Brian Maguire returned from Aleppo intent on painting the reality of what he’d seen in the Syrian city, writes
The ever-increasing complexity of the Syrian war, and the difficulty this presented for news reporting, was crystallised during the Syrian army’s final assault on east Aleppo, between late 2015 and early 2016, which ended with Damascus reestablishing control and tens of thousands of people being evacuated, mostly to areas held by the Assad regime.
The Syrian war has been the YouTube war. And thanks to this, Western viewers saw a steady feed of compelling first-hand reports of people inside the besieged enclaves of Aleppo — places too dangerous for Western journalists to go.
We saw daily the devastating and deadly results of the Syrian-Russian bombardment. Yet this was an incomplete story. This was reporting from the front line mediated and approved by the jihadist armed groups who controlled the areas under attack, and the lives of those who lived there.
What was seen was not untrue — people were killed, people went hungry, the sick lacked medicine, bombs were dropped without discrimination on residential buildings. But it was inevitably a selective view. It hid the intractable tragedy of this war for Syrians — that there are no good choices, few if any good actors.
As Amnesty international wrote the same year: “Armed groups operating in Aleppo, Idlib and surrounding areas in the north of Syria have carried out a chilling wave of abductions, torture and summary killings.”It’s a long way from the peaceful, grassroots reform protests of 2011, so despicably and violently put down by the Assad regime.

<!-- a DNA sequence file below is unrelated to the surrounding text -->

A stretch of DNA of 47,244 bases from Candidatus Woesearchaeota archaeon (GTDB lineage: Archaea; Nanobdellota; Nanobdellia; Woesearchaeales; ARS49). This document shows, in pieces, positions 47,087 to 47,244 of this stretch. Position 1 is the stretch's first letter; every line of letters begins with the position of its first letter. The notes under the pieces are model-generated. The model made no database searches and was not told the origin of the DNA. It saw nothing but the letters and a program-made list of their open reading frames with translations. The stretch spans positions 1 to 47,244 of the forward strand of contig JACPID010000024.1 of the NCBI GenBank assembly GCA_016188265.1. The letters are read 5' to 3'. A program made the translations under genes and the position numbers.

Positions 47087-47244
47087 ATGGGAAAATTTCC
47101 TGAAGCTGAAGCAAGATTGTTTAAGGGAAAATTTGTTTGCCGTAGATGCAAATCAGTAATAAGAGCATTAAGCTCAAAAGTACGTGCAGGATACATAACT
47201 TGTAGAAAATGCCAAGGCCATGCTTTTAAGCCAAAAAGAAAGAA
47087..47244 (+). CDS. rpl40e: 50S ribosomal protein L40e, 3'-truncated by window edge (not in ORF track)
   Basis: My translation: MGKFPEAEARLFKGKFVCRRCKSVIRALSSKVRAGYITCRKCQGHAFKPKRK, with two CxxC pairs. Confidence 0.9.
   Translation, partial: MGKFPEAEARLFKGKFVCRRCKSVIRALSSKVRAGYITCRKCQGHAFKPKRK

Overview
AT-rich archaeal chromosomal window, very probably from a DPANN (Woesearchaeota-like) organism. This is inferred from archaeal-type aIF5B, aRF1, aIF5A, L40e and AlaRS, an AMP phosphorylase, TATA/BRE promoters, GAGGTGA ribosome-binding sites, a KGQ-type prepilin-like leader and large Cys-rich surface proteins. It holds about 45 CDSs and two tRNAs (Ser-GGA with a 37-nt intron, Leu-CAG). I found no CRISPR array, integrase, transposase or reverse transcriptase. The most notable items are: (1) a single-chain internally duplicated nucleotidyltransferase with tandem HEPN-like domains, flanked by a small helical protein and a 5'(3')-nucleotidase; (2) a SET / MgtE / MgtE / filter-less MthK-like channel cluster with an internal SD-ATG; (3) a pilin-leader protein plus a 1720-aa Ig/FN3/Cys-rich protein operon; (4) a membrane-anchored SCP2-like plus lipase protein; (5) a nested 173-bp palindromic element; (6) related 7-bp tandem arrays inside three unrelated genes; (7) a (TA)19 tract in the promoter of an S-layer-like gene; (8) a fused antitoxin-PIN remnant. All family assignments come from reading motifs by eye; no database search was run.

It was into this complex territory that the artist Brian Maguire went, both physically and metaphorically, for War Changes Its Address, his series of paintings based on his visit to Aleppo last spring.
The paintings are a first-hand account of the devastation of war. They are, in that sense, mute witnesses to atrocity. Being in a room with one of his large canvasses is an invitation to see another dimension in what has become a sadly familiar landscape of urban destruction.
Seeing these shells of buildings reimagined as art, outside of the context of daily news bulletins, is to reconsider them, to empathise, to imaginatively engaged with a scale of the loss that sometimes is easier to ignore.
Of course, you can’t escape the complexity of Syria easily, as Maguire found out amid criticism of statements he made in the run-up to this and a previous show, where he criticised Western media coverage, or quoted people he’d met and the difficult truths they had told him.
As we meet at IMMA, on the eve of the show’s opening, there is something of a controversy is brewing. The Wicklow-born artist would later release a statement affirming he is “not a propagandist”, and that these “paintings are in now way political or partisan but demonstrate the aftermath and futility of war and the destruction of civil society”.
For now, he appears careful and somewhat cautious. I mention to him his quoting of a young female student who had told him: “The Syrian Army saved us.”